Fischl v. Fischl

Annotate this Case

272 S.C. 297 (1979)

251 S.E.2d 743

Sandra Jean FISCHL, Respondent, v. Henry Joseph FISCHL, Appellant.

20859

Supreme Court of South Carolina.

January 24, 1979.

*298 W.N. Moore, Jr., and Robert L. Jackson, of Jackson & Moore, and Randall M. Chastain, Columbia, for appellant.

Jan L. Warner, of Weinberg, Warner, Brown & McDougall, Sumter, for respondent.

January 24, 1979.

LITTLEJOHN, Justice:

Sandra Jean Fischl (wife) brought an action for divorce against Dr. Henry Joseph Fischl (husband) on the ground of adultery. The husband answered the complaint, asked that it be dismissed and that the wife and child of the marriage be required to return to his residence.

A temporary order regarding support, etc., was issued by the court. Prior to a final hearing of the case on its merits, the parties reached an agreement encompassing child custody, child support, visitation, property division and a stipulation that no alimony be paid. They agreed that the wife would withdraw her allegation of adultery and that the husband would amend his answer to allege an action for divorce on the ground of desertion by the wife.

At the scheduled hearing on March 27, 1978, in the presence of the judge, counsel for the wife recited the agreement into the record. The judge allowed the husband to amend his pleadings. Both the wife and the husband indicated a complete understanding and approval of the entire agreement. The court then proceeded to take the testimony of the husband and his witnesses. Inferentially, the showing *299 was sufficient and the judge apparently planned to prepare and file a final decree. He orally stated: "... that reconciliation is impossible."

Some two weeks later, on April 14, 1978, the husband, having obviously changed his mind, filed a motion asking:

"... for an Order directing the subject divorce action to be fully litigated in all respects including but not limited to the divorce requested by Petitioner [wife], child custody, child support and property and support and other matters as may come before the Court, to allow both the Petitioner and the Respondent a full hearing as to the merits of this divorce action, ..."

Counsel for the wife moved for an order holding the husband in contempt for violating the agreement. The judge subsequently issued an order confirming the in-court agreement as to division of property, child custody, child support, visitation, and no alimony. He ordered a subsequent hearing to determine the application of the wife for a divorce on the ground of adultery as set forth in the wife's original complaint. The husband has appealed, alleging that the judge erred in enforcing the agreement, because it was made in contemplation of a divorce which is now uncertain. He further asserts that the judge failed to examine the adequacy of the consideration flowing to him, and asserts that it involved a collusive divorce.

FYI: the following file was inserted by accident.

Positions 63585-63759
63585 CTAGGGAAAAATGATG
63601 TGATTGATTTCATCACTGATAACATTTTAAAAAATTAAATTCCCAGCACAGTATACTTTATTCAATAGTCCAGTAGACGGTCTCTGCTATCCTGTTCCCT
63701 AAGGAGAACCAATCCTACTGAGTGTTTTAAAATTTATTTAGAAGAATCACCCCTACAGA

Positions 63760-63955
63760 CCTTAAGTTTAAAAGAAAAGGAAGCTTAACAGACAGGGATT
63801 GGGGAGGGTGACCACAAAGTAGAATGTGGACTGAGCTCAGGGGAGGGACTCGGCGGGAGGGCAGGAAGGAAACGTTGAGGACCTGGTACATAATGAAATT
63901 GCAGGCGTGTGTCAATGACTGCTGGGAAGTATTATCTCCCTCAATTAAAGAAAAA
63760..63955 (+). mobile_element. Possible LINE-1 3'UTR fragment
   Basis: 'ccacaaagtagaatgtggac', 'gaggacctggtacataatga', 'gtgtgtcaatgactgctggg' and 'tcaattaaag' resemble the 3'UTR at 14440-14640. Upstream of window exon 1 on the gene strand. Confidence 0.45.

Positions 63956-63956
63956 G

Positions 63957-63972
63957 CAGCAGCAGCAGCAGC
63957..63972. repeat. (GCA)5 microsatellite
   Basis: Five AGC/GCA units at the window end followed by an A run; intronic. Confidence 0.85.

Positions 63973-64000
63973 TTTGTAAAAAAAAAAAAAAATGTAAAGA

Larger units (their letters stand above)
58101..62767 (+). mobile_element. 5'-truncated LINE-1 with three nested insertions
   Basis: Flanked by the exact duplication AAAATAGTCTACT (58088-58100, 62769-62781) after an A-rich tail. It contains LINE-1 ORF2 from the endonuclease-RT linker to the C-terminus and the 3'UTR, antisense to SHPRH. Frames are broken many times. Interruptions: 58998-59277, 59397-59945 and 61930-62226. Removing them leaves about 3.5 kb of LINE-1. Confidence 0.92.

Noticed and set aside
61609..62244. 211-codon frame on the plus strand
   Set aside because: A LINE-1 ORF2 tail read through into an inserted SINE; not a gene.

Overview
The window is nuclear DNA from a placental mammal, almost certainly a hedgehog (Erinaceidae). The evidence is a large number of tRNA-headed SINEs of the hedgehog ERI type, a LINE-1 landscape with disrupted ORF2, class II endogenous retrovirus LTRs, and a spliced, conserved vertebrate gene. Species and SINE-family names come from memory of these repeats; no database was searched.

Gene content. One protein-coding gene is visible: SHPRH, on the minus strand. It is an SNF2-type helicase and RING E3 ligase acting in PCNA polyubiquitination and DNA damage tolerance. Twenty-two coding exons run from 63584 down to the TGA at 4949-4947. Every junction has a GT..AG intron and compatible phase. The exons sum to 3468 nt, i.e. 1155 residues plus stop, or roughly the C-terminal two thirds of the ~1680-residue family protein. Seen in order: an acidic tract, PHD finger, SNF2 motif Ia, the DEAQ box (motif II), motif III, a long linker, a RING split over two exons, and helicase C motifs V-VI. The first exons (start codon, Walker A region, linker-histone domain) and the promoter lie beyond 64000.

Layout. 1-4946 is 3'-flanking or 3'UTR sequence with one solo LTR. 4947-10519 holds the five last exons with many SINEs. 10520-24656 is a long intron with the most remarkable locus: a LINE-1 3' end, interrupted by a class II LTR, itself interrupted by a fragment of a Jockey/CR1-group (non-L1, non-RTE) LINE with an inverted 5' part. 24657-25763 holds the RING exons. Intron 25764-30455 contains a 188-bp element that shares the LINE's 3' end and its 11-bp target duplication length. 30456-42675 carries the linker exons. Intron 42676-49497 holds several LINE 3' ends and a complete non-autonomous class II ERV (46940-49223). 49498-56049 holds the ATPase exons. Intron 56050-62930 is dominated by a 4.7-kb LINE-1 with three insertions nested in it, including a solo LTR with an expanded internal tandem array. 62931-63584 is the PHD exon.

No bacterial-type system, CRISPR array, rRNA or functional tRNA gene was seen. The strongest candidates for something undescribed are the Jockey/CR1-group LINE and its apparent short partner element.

The judge, citing Case v. Case, 243 S.C. 447, 134 S.E. (2d) 394 (1964), held that the husband had the right to withdraw his action for divorce. The wife does not contest this facet of his ruling, and we agree that the husband had this option.

This leaves the wife's action for divorce in a status of "to be litigated." Property settlement, child custody, child support and alimony are incidental to divorce. Here we have the unusual situation of these issues having been settled by the court before it has been determined whether there will or will not be a divorce. Conceivably, the husband and wife may be reconciled; the wife *300 may procure a divorce on the grounds of adultery, or the wife may be denied a divorce. Certainly, if it develops that the marriage is not dissolved, the matters heretofore determined by the court should be reevaluated. In the last analysis, the court may direct the settlement which was agreed upon, but a determination of the issues which the court has already attempted to settle, should await a hearing of the application for divorce on its merit. In Holman v. Holman, 262 S.C. 469, 205 S.E. (2d) 382 (1974), this court held that property rights and support matters "... are best decided in the light of the wife's final decision on the question of divorce." In that case, we left all issues relative to permanent support and counsel fees for further consideration after the case was determined on its merits.

When property rights, custody, support and alimony must be determined incident to a divorce proceeding, this court has encouraged litigants to reach an agreement, but this does not relieve the complaining party of the burden of establishing facts warranting a divorce. Here the agreement obviously contemplated a final decree of divorce. It was the duty of the judge to rule upon the fairness of the settlement in light of the showing which was made. When the matter is again litigated, the showing will be grossly different and the judge will exercise his discretion based upon the facts as they come to be developed at the trial.

The husband argues that the agreement should be dishonored because collusion was involved. On this issue it is sufficient to say that it will be the duty of the judge at the new trial to determine whether there is or is not collusion warranting a dismissal of the action.

The judge correctly allowed the husband to withdraw his claim for divorce; he erred in undertaking to enforce the agreement. The case is remanded for a full trial de novo on all issues.

Reversed.

LEWIS, C.J., and NESS, RHODES and GREGORY, JJ., concur.